To say that 2020 has been a challenging year is the mother of all understatements, but it is nearing a close. For some, it may feel like a tough time to give thanks, but now more than ever, giving thanks is probably just what we need.
The year 2020 is almost in the rearview mirror, and for most of us in the United States and around the world, it cannot get there fast enough. Every day and every year brings different challenges to each of us, but this year does seem to be striving for an award in infamy. What a great time to stop and give thanks.
Let’s just stop and think for a minute. Yes, there have been countless memes about the dumpster fire that is 2020. The pandemic and subsequent business shutdowns and widespread unemployment. Civil unrest. Wildfires. So many hurricanes we started using Greek names for only the second time since the mid-1900s. Murder hornets, for Pete’s sake.
But regardless of the coronavirus pandemic, this would have been a year when some of us would have been grieving over the loss of a parent or sibling or child. It would have been a year when some of us would have faced unemployment or divorce. Many of us struggle through these stressful and challenging situations now. And, right this minute, perhaps the focus on adversity this year in particular can serve to heighten our gratitude. In fact, let’s be thankful for the adversity.
Thanks for the challenge
We are almost to a new year, but the next year will still be a time when loved ones die and jobs are lost and marriages fail. Trials and tribulations are a part of life. With any luck, 2020 has given us greater empathy for our fellow humans who hit a rough patch, no matter when it is.
“Happiness can be found, even in the darkest of times, if one only remembers to turn on the light.” Sure, the quote comes from the fictional Professor Dumbledore in J.K. Rowling’s Harry Potter and the Prisoner of Azkaban, but the sentiment isn’t fiction. We need to find the light switch, for our sake and for the sake of everyone we come in contact with.
Someone you know is struggling. Maybe they are depressed because of a job loss. Because of the challenges we have all faced this year, maybe we can all do a better job of offering a sympathetic ear. Let’s listen to each other’s struggles. And then send a bag of groceries or a gift card over to the neighbor we know is facing a hard time financially or emotionally. If you have the ability to pay it forward in such a way, give thanks that you do.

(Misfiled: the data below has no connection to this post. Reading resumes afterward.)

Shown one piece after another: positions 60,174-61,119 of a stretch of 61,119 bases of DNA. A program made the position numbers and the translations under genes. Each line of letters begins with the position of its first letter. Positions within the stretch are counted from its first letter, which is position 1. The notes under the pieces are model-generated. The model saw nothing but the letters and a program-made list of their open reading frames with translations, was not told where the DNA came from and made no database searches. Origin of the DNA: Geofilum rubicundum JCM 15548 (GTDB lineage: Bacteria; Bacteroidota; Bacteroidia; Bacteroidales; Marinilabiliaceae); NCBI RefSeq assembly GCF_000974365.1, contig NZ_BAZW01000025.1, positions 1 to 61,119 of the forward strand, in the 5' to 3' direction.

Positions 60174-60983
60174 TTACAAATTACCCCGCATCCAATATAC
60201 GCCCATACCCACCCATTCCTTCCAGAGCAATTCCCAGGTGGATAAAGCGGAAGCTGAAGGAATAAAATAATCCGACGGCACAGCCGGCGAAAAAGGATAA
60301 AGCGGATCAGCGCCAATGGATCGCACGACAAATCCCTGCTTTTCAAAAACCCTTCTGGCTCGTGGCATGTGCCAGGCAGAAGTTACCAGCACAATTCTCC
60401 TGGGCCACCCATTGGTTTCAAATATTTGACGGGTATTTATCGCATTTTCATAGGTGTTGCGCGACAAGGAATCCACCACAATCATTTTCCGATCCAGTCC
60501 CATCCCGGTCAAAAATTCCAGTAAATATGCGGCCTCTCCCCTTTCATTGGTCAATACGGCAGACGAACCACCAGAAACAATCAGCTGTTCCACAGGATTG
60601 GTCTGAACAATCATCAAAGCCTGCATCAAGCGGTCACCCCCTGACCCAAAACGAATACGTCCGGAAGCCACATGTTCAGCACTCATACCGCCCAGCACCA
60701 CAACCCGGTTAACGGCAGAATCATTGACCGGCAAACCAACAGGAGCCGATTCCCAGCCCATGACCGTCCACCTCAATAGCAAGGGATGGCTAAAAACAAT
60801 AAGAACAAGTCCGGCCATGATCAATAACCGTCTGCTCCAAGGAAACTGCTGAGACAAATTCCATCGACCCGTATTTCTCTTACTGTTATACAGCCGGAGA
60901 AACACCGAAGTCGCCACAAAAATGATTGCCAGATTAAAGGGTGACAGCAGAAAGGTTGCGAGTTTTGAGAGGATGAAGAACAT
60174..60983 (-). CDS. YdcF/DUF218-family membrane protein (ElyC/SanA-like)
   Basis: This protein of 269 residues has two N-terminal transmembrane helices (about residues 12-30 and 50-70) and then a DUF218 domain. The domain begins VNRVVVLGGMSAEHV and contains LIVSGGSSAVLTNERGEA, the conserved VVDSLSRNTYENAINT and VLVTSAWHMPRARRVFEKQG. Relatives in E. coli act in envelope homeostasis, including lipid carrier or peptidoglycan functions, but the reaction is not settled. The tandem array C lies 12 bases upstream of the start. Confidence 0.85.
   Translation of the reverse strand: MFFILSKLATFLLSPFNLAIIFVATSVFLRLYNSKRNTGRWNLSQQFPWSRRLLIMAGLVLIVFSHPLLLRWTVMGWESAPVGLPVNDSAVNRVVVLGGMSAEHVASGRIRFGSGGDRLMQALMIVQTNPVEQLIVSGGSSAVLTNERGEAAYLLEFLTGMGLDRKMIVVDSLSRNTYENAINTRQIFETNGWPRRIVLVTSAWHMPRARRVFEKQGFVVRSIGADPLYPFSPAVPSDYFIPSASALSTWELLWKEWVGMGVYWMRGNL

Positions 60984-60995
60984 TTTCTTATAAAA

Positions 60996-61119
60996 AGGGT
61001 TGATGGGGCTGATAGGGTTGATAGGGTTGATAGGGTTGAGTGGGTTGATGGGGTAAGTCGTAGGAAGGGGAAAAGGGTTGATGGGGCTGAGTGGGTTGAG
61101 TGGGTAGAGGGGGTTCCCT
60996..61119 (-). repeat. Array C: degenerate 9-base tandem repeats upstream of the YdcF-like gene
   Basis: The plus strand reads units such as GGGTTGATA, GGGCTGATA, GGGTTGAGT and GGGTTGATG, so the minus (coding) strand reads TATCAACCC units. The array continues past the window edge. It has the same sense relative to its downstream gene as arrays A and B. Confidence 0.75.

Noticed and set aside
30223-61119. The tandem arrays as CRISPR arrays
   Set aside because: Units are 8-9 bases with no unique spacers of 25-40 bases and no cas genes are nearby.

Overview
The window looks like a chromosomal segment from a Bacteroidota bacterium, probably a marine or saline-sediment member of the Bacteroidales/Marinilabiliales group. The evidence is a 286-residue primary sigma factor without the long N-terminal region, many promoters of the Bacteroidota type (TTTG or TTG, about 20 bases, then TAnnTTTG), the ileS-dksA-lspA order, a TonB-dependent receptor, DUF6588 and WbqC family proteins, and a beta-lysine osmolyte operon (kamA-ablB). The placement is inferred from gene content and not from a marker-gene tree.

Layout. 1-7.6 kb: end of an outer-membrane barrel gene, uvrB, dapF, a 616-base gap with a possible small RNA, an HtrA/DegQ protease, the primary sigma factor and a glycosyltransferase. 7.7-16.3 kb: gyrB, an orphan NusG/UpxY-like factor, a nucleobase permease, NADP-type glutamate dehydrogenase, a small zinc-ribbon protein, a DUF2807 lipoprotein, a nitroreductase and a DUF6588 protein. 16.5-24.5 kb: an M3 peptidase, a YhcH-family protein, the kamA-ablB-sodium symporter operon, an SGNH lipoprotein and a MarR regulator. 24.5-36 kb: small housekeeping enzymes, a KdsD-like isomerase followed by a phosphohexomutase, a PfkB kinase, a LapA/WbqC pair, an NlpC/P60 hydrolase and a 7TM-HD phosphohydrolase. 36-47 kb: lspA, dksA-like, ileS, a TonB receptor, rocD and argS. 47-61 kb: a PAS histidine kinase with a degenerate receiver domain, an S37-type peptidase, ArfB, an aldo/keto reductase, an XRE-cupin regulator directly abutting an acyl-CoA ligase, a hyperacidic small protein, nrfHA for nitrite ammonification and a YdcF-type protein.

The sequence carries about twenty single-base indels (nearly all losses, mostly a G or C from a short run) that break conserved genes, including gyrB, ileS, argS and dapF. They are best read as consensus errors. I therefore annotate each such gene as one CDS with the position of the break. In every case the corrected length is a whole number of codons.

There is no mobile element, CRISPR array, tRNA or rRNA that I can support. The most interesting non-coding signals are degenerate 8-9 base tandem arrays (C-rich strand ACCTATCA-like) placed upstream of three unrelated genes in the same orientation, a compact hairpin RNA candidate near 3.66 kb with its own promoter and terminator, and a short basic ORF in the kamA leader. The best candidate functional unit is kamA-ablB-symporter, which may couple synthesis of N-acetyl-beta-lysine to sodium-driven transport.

It’s the little things
If 2020 has dumped a big load of hard times on you, try to find a small thing to be thankful for. Nothing is too small when it comes to giving thanks. Do you have a special coffee cup? Be thankful for the person who gave it to you and for the coffee you get to drink each morning. Make yourself a cup of coffee—black or Irish, whatever floats your boat—and relish the moment.
Do you have a phone? Be thankful that you have a lifeline to the rest of the world, and go give someone a call. Text your kid and tell them you are thinking about them. Be thankful for the kid. Is there a bird flying outside your window? Take a moment and just enjoy its movements. Be thankful for the little gifts in nature. Have you had a crappy day up until now? Find some music that will make your heart sing, whether it’s Edvard Grieg’s “Holberg Suite” or The Rolling Stones’ “Start Me Up.” Go find your light. And be thankful for Grieg and the Stones.
If we practice looking for the joy in the little things, like the return of toilet paper to the grocery shelves, we can all get to the end of 2020 in better spirits. Check in on friends, family, and neighbors and share a little of that joy and thankfulness. Let your eyes smile over the top of your face mask at the tired grocery store worker or the stressed teacher. Give thanks for the groceries and even the Zoom classes. Although, in all seriousness, I’ll be ready to give thanks for a decline in Zoom meetings and classes.
And 2021 is a new year. Who is up for a joint resolution to give thanks for the little things all through the year? For now, I will find my light and share the joy I find. And I’m looking forward to a fresh start in 2021, come what may.